What Is Household Financing?

Borrowing money creates the risk that you won't be able to repay it, but it also opens the doors of financial opportunity. Just as businesses and governments take advantage of finance opportunities to invest in growth and meet their short-term needs, households also use finance to make good financial decisions that meet the needs of everyone in a family.

Tips

  • Household financing is the term for borrowing money to meet household needs, including the home itself, repairs and maintenance.

Household Financing Overview

Household finance refers to any sort of borrowing that takes place involving a family of individual. Numerous sources of household finances are available, and families find many different economic needs to meet with borrowed money.

Household finance is distinct from business finance, which involves a business taking out a loan to make company-related purchases. In the case of a small or family-owned business, business borrowing is not part of household finance even if there is a strong economic relationship between the business enterprise and the fortunes of the family.

Household Financing Uses

Families and individuals use household financing to fund a number of types of spending. One of the most common is purchasing a house itself, which requires a mortgage loan with a repayment schedule that becomes part of the monthly budget for decades to come.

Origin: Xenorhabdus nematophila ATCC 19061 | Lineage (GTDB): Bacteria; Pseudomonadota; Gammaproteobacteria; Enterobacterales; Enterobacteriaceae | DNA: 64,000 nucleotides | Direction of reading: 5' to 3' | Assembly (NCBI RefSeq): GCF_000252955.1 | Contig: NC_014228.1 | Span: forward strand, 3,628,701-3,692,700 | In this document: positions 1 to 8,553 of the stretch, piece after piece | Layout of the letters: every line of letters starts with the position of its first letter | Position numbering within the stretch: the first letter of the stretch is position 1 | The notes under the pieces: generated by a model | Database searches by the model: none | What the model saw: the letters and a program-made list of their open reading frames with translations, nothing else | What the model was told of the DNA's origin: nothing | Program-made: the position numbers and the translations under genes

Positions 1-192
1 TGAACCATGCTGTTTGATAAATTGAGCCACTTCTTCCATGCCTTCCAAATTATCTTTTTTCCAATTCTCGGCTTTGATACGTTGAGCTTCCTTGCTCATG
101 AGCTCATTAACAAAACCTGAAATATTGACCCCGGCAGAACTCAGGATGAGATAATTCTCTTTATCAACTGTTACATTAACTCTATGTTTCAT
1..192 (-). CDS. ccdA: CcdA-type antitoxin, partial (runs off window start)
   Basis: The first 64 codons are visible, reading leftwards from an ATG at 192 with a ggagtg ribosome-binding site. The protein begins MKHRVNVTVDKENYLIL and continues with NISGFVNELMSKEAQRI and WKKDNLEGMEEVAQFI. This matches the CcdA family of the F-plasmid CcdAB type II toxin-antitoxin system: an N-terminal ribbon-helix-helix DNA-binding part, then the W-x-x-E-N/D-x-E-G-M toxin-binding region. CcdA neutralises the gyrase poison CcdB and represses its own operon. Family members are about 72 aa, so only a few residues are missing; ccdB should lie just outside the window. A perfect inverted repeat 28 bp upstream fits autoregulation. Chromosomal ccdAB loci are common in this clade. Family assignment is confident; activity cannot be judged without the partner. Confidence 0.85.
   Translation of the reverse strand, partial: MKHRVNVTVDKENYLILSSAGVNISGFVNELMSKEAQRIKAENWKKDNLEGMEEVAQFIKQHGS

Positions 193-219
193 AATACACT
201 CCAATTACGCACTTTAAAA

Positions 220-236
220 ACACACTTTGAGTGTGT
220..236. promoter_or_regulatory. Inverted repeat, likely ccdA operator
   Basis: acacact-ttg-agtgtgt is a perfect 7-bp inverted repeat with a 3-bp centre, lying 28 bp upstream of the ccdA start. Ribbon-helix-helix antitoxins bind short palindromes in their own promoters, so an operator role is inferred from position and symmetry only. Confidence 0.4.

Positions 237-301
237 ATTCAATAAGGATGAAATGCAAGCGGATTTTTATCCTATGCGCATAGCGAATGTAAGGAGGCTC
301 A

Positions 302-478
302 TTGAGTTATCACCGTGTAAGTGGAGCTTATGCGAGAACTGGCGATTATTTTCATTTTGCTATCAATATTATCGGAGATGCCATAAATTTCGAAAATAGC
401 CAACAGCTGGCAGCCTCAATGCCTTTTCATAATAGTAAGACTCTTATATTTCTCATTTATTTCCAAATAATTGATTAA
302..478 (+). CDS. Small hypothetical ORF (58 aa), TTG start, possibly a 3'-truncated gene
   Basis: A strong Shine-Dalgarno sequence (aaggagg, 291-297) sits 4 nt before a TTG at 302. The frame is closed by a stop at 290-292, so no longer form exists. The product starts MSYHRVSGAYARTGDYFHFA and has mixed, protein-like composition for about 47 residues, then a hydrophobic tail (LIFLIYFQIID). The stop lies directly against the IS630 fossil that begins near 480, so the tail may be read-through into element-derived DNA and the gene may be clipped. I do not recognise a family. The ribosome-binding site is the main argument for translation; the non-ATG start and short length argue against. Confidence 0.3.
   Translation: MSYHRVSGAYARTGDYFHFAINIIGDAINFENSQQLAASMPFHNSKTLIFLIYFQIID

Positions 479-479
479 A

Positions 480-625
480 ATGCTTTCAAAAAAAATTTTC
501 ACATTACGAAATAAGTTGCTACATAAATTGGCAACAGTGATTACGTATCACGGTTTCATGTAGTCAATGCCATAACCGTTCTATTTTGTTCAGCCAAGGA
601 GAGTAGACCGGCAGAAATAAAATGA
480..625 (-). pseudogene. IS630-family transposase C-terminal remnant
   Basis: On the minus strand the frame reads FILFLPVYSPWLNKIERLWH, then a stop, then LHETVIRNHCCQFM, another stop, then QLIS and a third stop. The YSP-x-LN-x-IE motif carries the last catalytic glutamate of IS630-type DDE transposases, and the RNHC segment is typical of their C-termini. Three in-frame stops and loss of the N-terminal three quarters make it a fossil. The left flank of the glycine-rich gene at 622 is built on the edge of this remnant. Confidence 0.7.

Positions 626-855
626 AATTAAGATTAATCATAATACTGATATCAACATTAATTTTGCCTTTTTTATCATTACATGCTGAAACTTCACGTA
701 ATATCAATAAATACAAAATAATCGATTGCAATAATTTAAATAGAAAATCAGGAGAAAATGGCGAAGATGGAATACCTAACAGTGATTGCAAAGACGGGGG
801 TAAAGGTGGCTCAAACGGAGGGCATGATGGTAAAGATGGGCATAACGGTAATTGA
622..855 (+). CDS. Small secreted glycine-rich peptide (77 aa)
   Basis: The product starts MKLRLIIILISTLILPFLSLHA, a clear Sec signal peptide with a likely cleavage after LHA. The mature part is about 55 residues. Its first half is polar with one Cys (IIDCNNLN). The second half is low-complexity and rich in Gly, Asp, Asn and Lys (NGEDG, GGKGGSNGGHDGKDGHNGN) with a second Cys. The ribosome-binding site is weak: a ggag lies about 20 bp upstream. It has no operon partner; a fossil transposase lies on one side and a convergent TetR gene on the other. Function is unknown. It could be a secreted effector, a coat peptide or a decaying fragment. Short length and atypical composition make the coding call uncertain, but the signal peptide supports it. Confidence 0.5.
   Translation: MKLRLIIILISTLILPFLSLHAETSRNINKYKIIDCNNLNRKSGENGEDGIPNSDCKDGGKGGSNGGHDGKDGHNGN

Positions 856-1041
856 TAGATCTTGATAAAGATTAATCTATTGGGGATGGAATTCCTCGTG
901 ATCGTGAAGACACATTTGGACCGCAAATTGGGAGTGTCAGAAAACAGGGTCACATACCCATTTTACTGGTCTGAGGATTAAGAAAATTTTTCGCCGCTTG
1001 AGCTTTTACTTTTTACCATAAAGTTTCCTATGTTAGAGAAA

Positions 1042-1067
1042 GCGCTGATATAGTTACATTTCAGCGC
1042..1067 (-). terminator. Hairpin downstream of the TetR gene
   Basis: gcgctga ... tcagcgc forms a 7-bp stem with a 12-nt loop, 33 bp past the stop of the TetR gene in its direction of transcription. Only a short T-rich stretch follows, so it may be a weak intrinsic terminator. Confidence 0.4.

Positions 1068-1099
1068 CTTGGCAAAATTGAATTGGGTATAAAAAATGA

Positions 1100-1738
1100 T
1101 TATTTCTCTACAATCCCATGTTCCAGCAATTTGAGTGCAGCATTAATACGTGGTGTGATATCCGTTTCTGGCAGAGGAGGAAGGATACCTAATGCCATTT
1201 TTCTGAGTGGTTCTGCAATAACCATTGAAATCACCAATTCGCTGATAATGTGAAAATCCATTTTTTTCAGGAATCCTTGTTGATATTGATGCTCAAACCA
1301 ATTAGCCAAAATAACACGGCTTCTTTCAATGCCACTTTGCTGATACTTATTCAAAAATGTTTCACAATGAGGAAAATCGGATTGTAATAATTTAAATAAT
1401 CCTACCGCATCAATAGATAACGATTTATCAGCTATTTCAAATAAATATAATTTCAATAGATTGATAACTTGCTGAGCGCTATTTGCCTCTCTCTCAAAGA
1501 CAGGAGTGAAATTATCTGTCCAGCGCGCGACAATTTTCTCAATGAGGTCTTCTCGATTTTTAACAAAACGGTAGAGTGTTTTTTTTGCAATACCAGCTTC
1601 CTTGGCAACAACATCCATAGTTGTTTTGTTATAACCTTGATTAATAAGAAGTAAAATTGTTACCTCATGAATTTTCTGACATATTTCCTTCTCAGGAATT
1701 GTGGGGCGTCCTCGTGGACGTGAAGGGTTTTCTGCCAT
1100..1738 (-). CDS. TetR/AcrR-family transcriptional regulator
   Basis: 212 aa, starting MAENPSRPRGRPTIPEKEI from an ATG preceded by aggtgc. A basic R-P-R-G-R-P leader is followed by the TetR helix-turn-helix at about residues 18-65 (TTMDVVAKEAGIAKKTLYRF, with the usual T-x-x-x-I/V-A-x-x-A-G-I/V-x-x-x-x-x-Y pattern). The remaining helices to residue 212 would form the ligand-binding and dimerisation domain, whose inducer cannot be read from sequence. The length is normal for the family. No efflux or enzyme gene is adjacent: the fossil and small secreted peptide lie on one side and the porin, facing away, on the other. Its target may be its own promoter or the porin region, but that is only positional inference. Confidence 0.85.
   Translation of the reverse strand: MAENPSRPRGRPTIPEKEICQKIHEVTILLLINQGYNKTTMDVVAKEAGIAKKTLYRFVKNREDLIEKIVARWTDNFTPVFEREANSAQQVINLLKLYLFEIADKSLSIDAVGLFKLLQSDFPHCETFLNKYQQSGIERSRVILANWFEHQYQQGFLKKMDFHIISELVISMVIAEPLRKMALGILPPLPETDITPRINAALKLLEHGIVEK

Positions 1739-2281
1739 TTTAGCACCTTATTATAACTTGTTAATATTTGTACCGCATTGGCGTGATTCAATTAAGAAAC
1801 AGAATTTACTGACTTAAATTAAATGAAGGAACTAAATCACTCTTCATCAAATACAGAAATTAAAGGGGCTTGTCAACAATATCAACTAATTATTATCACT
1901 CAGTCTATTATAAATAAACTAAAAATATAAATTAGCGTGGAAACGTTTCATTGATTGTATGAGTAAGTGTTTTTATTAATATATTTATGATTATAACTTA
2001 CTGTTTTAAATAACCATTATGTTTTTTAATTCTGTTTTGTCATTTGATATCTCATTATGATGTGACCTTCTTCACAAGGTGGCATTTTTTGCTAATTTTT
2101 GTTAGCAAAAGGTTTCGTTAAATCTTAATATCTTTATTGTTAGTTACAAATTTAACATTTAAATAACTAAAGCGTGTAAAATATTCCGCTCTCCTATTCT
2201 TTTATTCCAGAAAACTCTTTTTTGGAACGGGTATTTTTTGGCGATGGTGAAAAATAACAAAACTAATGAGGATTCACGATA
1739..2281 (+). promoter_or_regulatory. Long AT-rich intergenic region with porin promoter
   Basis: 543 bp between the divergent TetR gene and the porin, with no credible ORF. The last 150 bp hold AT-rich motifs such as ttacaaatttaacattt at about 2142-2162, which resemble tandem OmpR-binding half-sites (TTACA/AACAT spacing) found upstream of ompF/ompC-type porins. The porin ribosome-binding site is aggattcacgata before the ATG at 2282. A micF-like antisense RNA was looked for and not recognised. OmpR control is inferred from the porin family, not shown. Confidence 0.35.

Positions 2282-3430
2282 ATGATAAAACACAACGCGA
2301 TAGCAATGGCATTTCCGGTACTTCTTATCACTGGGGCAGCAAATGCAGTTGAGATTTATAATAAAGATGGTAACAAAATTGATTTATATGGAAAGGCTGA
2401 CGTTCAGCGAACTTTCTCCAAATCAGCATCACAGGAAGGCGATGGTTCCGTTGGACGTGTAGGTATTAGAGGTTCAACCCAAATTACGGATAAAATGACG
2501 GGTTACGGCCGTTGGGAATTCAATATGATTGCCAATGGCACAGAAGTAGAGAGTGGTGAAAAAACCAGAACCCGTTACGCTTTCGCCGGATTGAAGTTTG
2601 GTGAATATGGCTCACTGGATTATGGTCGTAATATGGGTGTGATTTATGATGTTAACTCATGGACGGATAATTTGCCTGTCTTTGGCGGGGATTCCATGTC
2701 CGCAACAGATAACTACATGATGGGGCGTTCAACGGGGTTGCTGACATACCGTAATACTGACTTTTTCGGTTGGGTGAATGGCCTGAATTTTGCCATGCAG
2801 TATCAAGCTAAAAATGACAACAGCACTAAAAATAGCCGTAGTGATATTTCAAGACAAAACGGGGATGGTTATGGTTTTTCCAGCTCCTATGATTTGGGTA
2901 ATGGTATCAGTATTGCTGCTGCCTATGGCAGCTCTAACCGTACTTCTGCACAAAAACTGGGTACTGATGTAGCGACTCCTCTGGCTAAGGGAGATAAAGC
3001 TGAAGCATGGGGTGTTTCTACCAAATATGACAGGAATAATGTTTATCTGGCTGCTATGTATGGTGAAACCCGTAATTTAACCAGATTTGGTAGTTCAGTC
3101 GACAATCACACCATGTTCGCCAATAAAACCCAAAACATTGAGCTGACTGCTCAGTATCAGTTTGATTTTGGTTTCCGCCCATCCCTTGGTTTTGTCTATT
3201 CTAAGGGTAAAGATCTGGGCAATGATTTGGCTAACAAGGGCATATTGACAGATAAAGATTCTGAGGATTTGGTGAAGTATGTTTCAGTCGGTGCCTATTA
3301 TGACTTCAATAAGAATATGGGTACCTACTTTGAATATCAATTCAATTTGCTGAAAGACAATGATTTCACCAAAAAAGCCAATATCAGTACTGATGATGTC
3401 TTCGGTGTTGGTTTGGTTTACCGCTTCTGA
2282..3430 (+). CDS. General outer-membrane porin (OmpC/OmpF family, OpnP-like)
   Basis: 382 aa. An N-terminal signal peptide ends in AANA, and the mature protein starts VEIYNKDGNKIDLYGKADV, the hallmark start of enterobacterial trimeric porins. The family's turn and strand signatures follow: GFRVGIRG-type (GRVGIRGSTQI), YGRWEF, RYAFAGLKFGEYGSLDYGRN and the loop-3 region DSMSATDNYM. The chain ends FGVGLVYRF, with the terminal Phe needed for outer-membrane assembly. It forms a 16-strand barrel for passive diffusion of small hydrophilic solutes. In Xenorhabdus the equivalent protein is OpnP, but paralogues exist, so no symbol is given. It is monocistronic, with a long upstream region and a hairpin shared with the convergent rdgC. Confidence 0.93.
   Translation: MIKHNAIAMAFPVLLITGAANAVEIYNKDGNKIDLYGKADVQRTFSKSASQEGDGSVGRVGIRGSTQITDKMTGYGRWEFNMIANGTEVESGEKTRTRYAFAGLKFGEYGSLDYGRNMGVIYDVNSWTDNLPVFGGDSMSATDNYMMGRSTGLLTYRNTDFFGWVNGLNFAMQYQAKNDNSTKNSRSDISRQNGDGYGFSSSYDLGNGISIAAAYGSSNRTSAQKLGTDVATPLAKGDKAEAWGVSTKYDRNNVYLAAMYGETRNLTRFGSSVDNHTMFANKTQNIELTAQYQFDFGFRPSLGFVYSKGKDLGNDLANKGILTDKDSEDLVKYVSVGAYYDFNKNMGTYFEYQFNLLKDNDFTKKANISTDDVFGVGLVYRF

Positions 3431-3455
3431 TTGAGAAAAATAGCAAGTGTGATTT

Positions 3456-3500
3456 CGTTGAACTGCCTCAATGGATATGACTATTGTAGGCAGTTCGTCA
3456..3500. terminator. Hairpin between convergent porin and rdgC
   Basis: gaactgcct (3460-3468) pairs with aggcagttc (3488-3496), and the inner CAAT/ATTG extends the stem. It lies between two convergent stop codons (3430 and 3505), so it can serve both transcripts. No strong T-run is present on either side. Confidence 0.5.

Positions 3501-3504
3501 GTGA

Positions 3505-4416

Household financing may also include auto loans for buying new or used cars, as well as recreational vehicles. Households also borrow to fund education for children and adults, to pay medical bills and to complete home improvement projects or necessary repairs.

Household Financing Sources

Just as household financing can go to many uses, it can also have many sources. Credit cards are one source that can pay for almost anything, including daily purchases and utility bills. A second mortgage, which is a loan or line of credit that homeowners take out against the equity in their homes, can pay for major expenses.

Banks provide the mortgage loans, auto loans and some forms of college loans that become part of household financing. The federal government is another source of household financing through its direct education loan program.

Household Financing Terms

Every household needs to make its own financing decisions carefully to fit them into a limited budget. Each type of household financing has its own repayment terms and interest rate, which means some cost more to borrow than others.

In addition, loans with adjustable interest rates, which include some mortgages, second mortgages and credit cards, can cause monthly payments to rise in the future even if the balance on the loans falls or remains the same. Saving and investing money for future spending is more cost effective than seeking financing as special needs arise.

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